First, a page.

Read Time: 3 minutes
- Because the chemicals used in most spray and finish applications are flammable or have toxic properties, companies considering incorporating spraying
processes into their operations must adhere to applicable regulations to avoid costly fines and other penalties.
- The US Occupational Safety and Health Administration (OSHA) is the primary federal agency responsible for administering regulatory requirements regarding
all aspects of spraying operations.
- OSHA regulations regarding spray operations can be broken down into a few broad categories—general industry, shipyard / marine and construction.
- The sheer number and detail of regulations that apply to spray booth operations can make finding the right booth a real challenge; but an experienced
booth designer and manufacturer can customize your booth to meet all current OSHA and state regulations based on your industry, location and production
- Finding the right booth can take time and effort, but it's a necessary step toward creating a productive, safe and environmentally responsible workplace.
The chemicals used in most spray and finish applications are flammable or have toxic properties, which means they present a serious risk to human health and the local environment. Volatile organic compounds (VOCs) are common in these mixtures and their usage is regulated at both the state and federal level. Any company considering incorporating spraying processes into their operations must adhere to applicable regulations to avoid costly fines and other penalties resulting from non-compliance.
The US Occupational Safety and Health Administration (OSHA) is the primary federal agency responsible for administering regulatory requirements regarding all aspects of spraying operations. Individual state governments also create their own laws that meet the minimum regulations established by OSHA, but they can also have additional or more stringent rules for companies operating within their jurisdiction. The following is a discussion of OSHA and not meant to replace the guidelines as described by OSHA (see OSHA link for complete understanding of all OSHA requirements).
What is the Purpose of OSHA Standards?
OSHA was founded as a federal agency with the passage of the Occupational Safety and Health Act of 1970. Its mission is to ensure the "safe and healthful working conditions" of employees and the general public by setting standards for industrial manufacturers and other businesses. These rules are developed and refined on a regular basis, so operators and spray booth manufacturers need to stay informed to ensure full compliance.
It's also important to note that adhering to these regulations can have significant benefits for employers aside from compliance. Prioritizing human safety and health is essential for creating a friendly and productive work environment. Less incidents means lower liability from worker's compensation or legal claims, which can also translate into better brand image with the general public.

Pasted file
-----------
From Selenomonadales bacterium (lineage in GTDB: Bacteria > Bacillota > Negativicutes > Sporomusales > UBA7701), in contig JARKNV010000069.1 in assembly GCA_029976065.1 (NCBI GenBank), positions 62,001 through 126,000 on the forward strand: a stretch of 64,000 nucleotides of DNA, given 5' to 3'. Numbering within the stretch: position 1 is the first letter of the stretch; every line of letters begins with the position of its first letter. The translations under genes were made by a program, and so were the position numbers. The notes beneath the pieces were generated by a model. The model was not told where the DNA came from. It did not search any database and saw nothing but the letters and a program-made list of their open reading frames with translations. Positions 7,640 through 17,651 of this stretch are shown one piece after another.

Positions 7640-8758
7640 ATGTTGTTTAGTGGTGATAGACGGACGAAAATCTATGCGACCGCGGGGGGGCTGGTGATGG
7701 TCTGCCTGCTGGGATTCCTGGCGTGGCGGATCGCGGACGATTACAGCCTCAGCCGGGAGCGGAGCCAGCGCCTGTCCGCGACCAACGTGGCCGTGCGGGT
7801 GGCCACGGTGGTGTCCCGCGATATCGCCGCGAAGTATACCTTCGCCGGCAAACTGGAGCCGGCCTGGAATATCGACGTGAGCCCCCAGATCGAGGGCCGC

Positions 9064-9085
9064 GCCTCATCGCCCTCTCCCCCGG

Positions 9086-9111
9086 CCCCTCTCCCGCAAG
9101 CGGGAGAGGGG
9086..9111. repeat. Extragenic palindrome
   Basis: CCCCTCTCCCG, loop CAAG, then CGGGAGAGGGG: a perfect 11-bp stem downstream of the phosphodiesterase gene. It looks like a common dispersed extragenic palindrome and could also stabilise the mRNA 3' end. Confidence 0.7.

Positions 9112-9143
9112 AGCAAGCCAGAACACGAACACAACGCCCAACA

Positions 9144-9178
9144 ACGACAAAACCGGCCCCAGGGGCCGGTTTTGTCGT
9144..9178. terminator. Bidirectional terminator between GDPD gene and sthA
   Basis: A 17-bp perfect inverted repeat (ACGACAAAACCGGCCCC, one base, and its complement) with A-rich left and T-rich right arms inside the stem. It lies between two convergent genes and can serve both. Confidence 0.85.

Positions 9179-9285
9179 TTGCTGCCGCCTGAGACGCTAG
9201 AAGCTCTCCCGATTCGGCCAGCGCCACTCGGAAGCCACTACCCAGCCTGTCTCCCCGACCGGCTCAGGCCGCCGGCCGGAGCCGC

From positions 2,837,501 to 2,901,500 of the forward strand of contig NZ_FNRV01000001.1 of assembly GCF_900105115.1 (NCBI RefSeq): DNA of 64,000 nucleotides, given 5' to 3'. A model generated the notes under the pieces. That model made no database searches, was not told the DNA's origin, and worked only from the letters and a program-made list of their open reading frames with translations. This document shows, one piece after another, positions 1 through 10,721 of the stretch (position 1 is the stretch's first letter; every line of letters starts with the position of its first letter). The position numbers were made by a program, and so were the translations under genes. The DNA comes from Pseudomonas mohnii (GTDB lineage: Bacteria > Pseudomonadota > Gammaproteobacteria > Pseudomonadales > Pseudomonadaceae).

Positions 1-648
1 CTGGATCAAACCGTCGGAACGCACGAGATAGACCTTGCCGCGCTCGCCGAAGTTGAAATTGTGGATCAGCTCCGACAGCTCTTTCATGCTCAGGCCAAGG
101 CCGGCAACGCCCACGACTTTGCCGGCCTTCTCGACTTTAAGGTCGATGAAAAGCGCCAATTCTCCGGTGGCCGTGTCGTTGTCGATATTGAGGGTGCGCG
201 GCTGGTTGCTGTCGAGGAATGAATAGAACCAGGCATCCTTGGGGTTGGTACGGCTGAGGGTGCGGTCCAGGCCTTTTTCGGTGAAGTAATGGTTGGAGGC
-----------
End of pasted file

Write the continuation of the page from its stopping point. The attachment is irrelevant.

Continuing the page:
Rules that Apply to Spray Booths
OSHA regulations regarding spray operations can be broken down into a few broad categories:
- General Industry
- Shipyard and Marine
The general industry section of the OSHA regulations, Part 1910 of the official standards, contains rules that apply to almost any kind of spray or finish operation. It includes the fundamentals of worker safety, hazardous material containment and ventilation requirements. Many of the topics discussed in this portion of the rules are also covered or developed further in the construction industry section.
This section defines the scope of acceptable equipment for eye, face, skin and respiratory protection for workers participating in spray operations. The ventilation requirements are also particularly important for booth manufacturers and operators, because they establish several key parameters that influence the system's overall design, installation and maintenance.
Shipyard and Marine
There are a few portions of the shipyard employment, marine terminals and longshoring sections that can also affect spray booth operators. These sections include special considerations that arise from proximity to a marine environment or shipyard. For example, the marine terminals section of the OSHA standards prohibits spray operations within the vicinity of cargo handling operations. Some coastal areas also have additional environmental protection laws to protect native wildlife or water quality.
Spray booth designs need to account for the ventilation regulations described in the construction industry section of the standards. This section also covers containment of certain types of common hazardous compounds, including lead and cadmium. Subpart F includes measures regarding fire protection and prevention, which is a serious concern in any kind of spray or paint application.
How to Ensure Booth Compliance
The sheer number and detail of regulations that apply to spray booth operations can make finding the right booth a real challenge. Maintaining compliance is a top priority for businesses, so booths should be tailored to meet all current OSHA and state regulations based on the industry, location and production processes. For many operators, finding an experienced booth designer and manufacturer is a better choice than purchasing a spray booth that under-performs and under-protects.
As a designer and manufacturer of custom booths, Spray Systems, Inc. offers in-depth consultation with customers to explore the various advanced design solutions that appropriate for you. We help buyers identify regulations that could impact their workplace and provide insight into the value offered by each type of design. Finding the right booth can take time and effort, but it's a necessary step toward creating a productive, safe and environmentally responsible workplace.